According to the Merriam-Webster dictionary, one of the meanings of "to lay off" is :

to lay off : to leave undisturbed.

How would this definition fit within the context "to lay off of him" for example ?

1 Answer 1


I think the context you are referring to means to leave someone alone or to stop bothering or even stop hurting/attacking someone.

Person 1: "It's Person 2's fault!"
Person 3: "Hey, lay off him!"

"Lay off of someone" is just an idiomatic variation. It sounds more like AmEng than BrEng to me and in my opinion not grammatically correct (or at the very least is a tautology), but from my experience of US culture, it is commonly spoken.

In a very different context "lay-off" can also mean to terminate someone's employment, although this would normally be phrased "lay someone off".

  • Would "lay off him" have the same meaning ? Meaning, is the "of" in this context mandatory ?
    – Norbert
    Apr 30, 2019 at 10:13
  • 1
    @Norbert I've just added that into my answer - it means the same, it is just an idiomatic variation, not grammatically correct in my opinion, but colloquial.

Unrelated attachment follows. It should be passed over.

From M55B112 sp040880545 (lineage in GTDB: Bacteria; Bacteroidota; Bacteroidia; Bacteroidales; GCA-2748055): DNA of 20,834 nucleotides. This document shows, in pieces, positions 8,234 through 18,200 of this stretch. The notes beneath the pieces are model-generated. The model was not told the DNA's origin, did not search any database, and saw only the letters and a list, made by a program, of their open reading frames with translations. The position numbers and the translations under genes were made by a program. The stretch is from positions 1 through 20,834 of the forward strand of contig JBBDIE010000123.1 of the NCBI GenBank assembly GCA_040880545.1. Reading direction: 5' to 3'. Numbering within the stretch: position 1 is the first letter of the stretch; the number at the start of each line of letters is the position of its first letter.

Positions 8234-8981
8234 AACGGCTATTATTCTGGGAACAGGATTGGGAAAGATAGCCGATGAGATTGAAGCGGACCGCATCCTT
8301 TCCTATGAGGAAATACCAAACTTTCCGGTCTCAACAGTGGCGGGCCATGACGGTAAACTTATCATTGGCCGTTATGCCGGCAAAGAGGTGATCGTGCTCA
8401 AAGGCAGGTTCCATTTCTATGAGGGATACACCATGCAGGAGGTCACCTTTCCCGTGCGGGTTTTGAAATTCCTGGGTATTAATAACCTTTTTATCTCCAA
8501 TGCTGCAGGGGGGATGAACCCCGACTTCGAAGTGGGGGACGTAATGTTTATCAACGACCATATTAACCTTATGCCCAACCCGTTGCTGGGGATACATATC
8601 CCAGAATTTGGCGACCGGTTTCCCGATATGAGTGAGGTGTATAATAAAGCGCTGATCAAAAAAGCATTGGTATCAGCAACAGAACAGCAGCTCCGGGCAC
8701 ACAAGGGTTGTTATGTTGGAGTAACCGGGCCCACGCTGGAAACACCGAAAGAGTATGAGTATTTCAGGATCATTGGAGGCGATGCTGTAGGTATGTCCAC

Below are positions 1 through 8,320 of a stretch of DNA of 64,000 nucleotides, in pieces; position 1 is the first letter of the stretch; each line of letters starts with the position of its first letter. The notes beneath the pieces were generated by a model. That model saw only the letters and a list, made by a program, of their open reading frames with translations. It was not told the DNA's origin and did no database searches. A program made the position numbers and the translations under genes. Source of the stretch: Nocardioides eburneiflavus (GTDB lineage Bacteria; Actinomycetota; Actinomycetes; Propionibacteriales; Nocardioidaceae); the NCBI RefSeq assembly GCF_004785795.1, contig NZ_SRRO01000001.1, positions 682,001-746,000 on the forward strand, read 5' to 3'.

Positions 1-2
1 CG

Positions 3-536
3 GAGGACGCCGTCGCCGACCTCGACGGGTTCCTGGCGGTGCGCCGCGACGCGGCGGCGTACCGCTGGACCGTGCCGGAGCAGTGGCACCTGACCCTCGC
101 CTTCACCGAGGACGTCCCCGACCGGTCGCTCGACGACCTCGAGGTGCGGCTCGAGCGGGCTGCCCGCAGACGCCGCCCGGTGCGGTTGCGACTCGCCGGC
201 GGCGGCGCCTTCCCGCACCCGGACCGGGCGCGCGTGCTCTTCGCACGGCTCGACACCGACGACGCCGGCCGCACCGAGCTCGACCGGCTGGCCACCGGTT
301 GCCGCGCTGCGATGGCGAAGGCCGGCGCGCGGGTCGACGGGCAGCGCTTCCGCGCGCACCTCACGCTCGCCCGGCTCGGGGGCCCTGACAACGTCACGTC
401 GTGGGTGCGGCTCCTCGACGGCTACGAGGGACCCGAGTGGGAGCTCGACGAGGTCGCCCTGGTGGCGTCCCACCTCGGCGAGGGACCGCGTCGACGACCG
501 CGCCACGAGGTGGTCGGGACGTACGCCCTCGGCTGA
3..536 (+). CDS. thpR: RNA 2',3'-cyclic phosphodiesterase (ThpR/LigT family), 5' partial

– Astralbee
    Apr 30, 2019 at 10:18
  • Lay off of him sounds grammatical to me. In fact, not using the preposition doesn't fit standard grammatical constructions. It's lie on top of him (not lie on top him) or get down from him (not get down him). Dropping the preposition is idiomatic—but far from necessary. May 1, 2019 at 6:55
  • @JasonBassford You never hear it in BrEng, it seems like an Americanism. It isn't the same as "get down from", because there are different levels of "down". Getting "off something" doesn't allow for any half-measure and the "of" is redundant. See: en.wiktionary.org/wiki/off_of
    – Astralbee
    May 1, 2019 at 9:04

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